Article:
We were kindly advised to evacuate the hotel terrass within 15 minutes. The waitress looked pretty serious and pointed to the sky. The rain radar was predicting heavy rainfall with thunderstorm and we’d better move indoors.

We decided however to wait a while and not immediately follow her sincere advise. While we continued our conversation I thought I felt a first raindrop while temperatures were close to 30C and getting very humid. But nothing happened and it stayed dry for the rest of the day. Well, at least in Amsterdam, while other places got the full rain menu.

The rain radar tool is supposed to predict rain. A no-brainer. Predicting rain at a specific time and location. But it’s apparently not very accurate where the delivery will take place. Aren’t we focussed too much on our smartphone and at the same time getting dependent on information from our electronic devices? Why not check things with our own eyes and study the skies instead of our screens.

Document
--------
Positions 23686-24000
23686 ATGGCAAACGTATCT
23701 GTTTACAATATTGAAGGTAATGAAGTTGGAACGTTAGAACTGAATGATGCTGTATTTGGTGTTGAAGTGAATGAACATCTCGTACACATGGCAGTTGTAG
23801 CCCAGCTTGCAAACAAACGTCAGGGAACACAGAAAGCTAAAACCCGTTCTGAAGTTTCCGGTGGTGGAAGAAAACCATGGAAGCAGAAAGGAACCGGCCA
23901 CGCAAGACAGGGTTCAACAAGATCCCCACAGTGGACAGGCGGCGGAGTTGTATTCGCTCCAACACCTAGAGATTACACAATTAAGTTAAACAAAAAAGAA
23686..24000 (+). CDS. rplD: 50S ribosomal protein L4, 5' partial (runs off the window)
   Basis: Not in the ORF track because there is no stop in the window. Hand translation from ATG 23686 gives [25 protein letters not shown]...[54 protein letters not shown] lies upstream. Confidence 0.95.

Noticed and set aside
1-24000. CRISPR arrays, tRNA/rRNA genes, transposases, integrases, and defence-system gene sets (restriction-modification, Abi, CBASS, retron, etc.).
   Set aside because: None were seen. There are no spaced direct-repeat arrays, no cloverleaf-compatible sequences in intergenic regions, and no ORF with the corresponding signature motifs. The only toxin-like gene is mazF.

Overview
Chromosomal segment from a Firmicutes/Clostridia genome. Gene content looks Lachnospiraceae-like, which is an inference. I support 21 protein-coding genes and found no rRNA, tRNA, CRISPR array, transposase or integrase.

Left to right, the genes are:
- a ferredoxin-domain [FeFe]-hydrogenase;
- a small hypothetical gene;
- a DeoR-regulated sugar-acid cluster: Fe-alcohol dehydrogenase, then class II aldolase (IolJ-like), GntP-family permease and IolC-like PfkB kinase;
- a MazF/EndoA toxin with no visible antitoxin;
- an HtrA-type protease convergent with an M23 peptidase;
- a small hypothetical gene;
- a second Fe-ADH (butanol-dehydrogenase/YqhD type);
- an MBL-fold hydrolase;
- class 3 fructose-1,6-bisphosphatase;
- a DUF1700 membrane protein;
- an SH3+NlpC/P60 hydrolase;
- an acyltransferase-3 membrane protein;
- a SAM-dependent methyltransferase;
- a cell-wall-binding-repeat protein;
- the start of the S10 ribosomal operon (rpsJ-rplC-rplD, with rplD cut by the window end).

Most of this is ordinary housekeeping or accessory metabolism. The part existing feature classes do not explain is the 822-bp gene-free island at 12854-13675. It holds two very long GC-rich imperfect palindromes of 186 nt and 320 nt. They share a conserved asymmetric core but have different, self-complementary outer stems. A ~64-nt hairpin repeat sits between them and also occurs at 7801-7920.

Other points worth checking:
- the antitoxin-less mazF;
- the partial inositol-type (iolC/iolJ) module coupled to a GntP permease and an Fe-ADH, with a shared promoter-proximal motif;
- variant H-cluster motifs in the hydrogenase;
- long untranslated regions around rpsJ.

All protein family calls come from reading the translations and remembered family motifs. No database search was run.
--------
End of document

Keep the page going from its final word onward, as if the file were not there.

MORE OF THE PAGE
Here’s my analogue weather approach: check the position of birds flying high or low (flying low is due to low pressure). Smell the air of plants discarding their waste at low pressure, producing the smell  of compost. Sudden low pressure is known for predicting bad weather. Can I recommend a combination of digital and analogue assessments for future local weather predictions? It might save your outdoor meeting.

Waarom Kijk Je Nooit Eens In Je Digitale Spiegel? – Rodric Leerling

Waarom Kijk Je Nooit Eens In Je Digitale Spiegel? – Rodric Leerling

De ‘waarom vraag’ leidt vaak tot nieuwe inzichten in het leven en ontkracht tegelijk fabels en hypes. In dit geval draait het eigenlijk maar om een woord (en werkwoord): Google. Deze zoekmachine bepaalt tegenwoordig wat mensen van je vinden. Of je dat nu wilt of niet. Het gebeurt gewoon. Geen hype en geen fabel.